People using Apple or Android smartphones can become victims of malware and SMS phishing attacks even if they don’t jailbreak their devices because criminals send text messages containing harmful links designed to trick them to provide personal information and account login credentials. The latest SMS phishing attempts include fake alerts related to the pandemic and missed delivery notifications, requesting users to visit a website and provide their personal information. 

Why do Hackers Target Mobile Devices?

People use their smartphones more than other devices, so they carry detailed information about their owners. Cybercriminals can find on one’s smartphone all kinds of data, from identity to social media info, personal details, confidential photos, and even their location. Smartphones are treasure troves for cybercriminals looking for ways to exploit vulnerabilities. Android phones can be infected with malware quite easily if the users download a third-party app from the Google Play Store. Depending on the malware they deploy, they can even gather personal data, listen to phone conversations, and steal business information.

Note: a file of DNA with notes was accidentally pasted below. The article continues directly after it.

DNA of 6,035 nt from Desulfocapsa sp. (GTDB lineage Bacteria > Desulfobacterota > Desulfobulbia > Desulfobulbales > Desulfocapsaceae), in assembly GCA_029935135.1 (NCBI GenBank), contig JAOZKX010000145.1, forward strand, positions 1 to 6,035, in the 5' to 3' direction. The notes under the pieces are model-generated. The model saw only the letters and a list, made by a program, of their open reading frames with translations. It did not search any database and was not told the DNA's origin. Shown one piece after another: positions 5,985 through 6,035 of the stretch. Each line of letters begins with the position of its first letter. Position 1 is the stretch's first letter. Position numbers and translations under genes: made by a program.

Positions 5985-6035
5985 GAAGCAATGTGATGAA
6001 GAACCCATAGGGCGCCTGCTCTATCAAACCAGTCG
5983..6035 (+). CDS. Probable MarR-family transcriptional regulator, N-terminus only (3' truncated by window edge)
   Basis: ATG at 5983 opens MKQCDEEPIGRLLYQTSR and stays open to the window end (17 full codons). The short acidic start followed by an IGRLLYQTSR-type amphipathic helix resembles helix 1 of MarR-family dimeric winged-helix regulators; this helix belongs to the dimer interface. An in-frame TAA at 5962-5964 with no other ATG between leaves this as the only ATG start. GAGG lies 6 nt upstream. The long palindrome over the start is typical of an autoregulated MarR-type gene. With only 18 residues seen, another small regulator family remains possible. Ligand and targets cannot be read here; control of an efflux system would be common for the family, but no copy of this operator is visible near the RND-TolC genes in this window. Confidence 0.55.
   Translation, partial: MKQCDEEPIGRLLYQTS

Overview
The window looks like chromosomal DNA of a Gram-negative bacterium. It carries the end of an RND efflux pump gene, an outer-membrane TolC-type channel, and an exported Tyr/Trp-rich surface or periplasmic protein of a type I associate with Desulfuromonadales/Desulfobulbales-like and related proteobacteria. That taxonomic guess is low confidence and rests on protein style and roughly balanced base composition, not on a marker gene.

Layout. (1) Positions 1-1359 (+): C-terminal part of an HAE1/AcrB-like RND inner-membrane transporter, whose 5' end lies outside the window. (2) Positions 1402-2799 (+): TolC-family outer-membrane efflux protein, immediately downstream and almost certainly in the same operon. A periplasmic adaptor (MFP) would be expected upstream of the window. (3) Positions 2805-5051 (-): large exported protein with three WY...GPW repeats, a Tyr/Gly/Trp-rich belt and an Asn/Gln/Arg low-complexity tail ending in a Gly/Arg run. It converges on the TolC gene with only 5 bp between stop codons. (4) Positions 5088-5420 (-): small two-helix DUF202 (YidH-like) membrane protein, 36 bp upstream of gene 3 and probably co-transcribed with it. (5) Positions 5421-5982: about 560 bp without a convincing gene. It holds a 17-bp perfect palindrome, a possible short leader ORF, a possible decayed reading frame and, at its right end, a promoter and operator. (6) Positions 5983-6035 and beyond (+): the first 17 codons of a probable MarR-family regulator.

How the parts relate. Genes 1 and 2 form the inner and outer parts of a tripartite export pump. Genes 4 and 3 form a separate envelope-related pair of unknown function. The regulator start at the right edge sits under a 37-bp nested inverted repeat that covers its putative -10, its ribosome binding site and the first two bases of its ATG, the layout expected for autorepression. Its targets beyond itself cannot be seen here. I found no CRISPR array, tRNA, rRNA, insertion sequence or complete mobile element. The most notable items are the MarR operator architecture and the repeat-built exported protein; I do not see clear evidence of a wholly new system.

Hackers target smartphones because they can find private information like videos and images together with sensitive data in the same place. They use the content to blackmail users into paying them to protect their privacy. Some gather personal information to collect financial data like bank account details and steal money. Once they have the username and password for the bank app, they can use the details to perform transactions. 

Also, the latest models of smartphones integrate powerful processors, and if cybercriminals gain control over them, they can use the computing power to mine cryptocurrencies. The user will notice that their device is slower than usual but finds no obvious reason.  

The most Prevalent Cyber Threats to Smartphones

FluBot is one of the most famous examples of mobile malware which aims to steal usernames and passwords for the websites smartphones users visit. FluBot is one of the most potent malware in the cyber world because it has a worm-like ability that allows it to spread in the system by accessing the users’ address books and sending messages to contacts.